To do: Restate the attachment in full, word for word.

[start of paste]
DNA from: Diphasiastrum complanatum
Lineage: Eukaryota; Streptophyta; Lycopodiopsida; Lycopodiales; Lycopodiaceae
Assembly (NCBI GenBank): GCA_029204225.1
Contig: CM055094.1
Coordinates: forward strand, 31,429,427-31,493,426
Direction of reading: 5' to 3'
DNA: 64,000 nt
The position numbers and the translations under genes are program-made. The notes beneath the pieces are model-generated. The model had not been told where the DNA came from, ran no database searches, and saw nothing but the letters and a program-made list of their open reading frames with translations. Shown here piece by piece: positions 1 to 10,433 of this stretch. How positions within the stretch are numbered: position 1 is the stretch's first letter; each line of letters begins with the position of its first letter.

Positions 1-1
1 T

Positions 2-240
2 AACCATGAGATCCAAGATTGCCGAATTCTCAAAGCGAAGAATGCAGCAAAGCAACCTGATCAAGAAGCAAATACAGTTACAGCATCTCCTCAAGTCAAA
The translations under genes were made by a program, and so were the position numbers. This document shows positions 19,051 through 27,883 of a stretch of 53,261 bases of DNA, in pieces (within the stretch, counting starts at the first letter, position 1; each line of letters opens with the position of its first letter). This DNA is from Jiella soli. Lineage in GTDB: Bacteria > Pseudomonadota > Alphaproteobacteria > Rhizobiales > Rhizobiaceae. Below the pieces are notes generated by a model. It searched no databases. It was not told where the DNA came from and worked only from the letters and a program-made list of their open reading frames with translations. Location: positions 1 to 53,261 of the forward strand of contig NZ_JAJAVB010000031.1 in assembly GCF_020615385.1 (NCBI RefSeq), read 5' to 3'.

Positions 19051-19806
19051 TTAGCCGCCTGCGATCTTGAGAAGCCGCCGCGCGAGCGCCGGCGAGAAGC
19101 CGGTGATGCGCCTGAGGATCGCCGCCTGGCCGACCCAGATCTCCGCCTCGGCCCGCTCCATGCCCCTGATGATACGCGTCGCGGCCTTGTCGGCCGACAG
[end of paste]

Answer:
DNA from: Diphasiastrum complanatum
Lineage: Eukaryota; Streptophyta; Lycopodiopsida; Lycopodiales; Lycopodiaceae
Assembly (NCBI GenBank): GCA_029204225.1
Contig: CM055094.1
Coordinates: forward strand, 31,429,427-31,493,426
Direction of reading: 5' to 3'
DNA: 64,000 nt
The position numbers and the translations under genes are program-made. The notes beneath the pieces are model-generated. The model had not been told where the DNA came from, ran no database searches, and saw nothing but the letters and a program-made list of their open reading frames with translations. Shown here piece by piece: positions 1 to 10,433 of this stretch. How positions within the stretch are numbered: position 1 is the stretch's first letter; each line of letters begins with the position of its first letter.

Positions 1-1
1 T

Positions 2-240
2 AACCATGAGATCCAAGATTGCCGAATTCTCAAAGCGAAGAATGCAGCAAAGCAACCTGATCAAGAAGCAAATACAGTTACAGCATCTCCTCAAGTCAAA
The translations under genes were made by a program, and so were the position numbers. This document shows positions 19,051 through 27,883 of a stretch of 53,261 bases of DNA, in pieces (within the stretch, counting starts at the first letter, position 1; each line of letters opens with the position of its first letter). This DNA is from Jiella soli. Lineage in GTDB: Bacteria > Pseudomonadota > Alphaproteobacteria > Rhizobiales > Rhizobiaceae. Below the pieces are notes generated by a model. It searched no databases. It was not told where the DNA came from and worked only from the letters and a program-made list of their open reading frames with translations. Location: positions 1 to 53,261 of the forward strand of contig NZ_JAJAVB010000031.1 in assembly GCF_020615385.1 (NCBI RefSeq), read 5' to 3'.

Positions 19051-19806
19051 TTAGCCGCCTGCGATCTTGAGAAGCCGCCGCGCGAGCGCCGGCGAGAAGC
19101 CGGTGATGCGCCTGAGGATCGCCGCCTGGCCGACCCAGATCTCCGCCTCGGCCCGCTCCATGCCCCTGATGATACGCGTCGCGGCCTTGTCGGCCGACAG